The aim of this paper is to investigate discretionary decisions of publicly traded insurers in the implementation of Solvency II. To this end, we consider a panel of 49 listed insurance companies from 15 European countries over the time period from 2016 (when Solvency II came into force) to 2020. As a first step, we empirically assess insurers’ risk profiles with respect to interest rate risk, sovereign credit risk, and market sentiment. For this purpose, we analyze how the insurers’ stock returns respond to movements in longterm interest rates, spreads on credit default swaps (CDS), and the stock market.^{Footnote 2} For all years of the considered time period, we find that most insurers suffer from declines in interest rates and increases in CDS spreads. This result is broadly consistent with the empirical literature (e.g., Hartley et al. 2017; Düll et al. 2017).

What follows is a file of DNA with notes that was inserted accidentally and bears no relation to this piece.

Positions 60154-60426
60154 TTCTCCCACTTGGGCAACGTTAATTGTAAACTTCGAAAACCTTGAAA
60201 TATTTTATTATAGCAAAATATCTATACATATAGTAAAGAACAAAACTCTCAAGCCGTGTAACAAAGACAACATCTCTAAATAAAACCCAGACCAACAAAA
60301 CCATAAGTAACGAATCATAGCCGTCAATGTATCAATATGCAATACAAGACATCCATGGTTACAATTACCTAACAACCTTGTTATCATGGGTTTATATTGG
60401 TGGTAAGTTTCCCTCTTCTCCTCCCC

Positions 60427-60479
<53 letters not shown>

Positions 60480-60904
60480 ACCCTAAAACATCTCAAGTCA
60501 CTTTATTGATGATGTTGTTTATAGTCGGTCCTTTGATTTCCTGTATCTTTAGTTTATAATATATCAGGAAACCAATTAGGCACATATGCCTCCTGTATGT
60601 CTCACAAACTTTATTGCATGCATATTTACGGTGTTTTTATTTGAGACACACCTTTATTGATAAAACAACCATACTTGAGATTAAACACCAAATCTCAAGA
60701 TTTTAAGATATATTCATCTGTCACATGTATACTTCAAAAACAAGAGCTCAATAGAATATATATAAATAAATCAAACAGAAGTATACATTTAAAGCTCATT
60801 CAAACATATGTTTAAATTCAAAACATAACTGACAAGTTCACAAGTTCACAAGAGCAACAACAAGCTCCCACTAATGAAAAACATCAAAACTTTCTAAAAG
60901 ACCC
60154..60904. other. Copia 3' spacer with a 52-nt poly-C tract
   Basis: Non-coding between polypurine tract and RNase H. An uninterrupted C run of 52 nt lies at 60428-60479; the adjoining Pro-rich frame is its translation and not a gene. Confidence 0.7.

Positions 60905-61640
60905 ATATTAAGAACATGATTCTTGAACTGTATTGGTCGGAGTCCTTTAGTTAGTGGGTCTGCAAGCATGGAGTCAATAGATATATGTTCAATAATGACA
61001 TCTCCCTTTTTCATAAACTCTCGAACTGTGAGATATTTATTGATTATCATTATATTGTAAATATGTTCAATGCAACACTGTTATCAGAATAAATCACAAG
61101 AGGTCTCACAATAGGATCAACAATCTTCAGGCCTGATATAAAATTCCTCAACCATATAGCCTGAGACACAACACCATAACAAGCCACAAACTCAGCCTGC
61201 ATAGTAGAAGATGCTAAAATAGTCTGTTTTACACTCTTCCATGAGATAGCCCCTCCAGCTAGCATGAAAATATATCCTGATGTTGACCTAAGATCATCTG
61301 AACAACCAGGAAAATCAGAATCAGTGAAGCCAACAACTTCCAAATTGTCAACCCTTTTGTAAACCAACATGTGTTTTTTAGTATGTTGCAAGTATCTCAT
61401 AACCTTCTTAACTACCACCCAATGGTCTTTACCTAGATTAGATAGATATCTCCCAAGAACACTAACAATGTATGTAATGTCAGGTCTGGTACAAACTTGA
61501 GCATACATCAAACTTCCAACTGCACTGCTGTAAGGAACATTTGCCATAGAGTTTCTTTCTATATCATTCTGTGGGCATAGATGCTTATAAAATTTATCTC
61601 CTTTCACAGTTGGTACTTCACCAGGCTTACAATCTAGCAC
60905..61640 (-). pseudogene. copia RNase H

In a second step, we systematically gather information on the listed insurers’ discretionary decisions and risk management approaches from the Solvency and Financial Condition Reports (SFCRs) that European insurers are required to publish annually.^{Footnote 3} We obtain data on the insurers’ solvency ratios before and after the application of LTG measures and are therefore able to quantify the impact of LTG measures on the solvency ratio.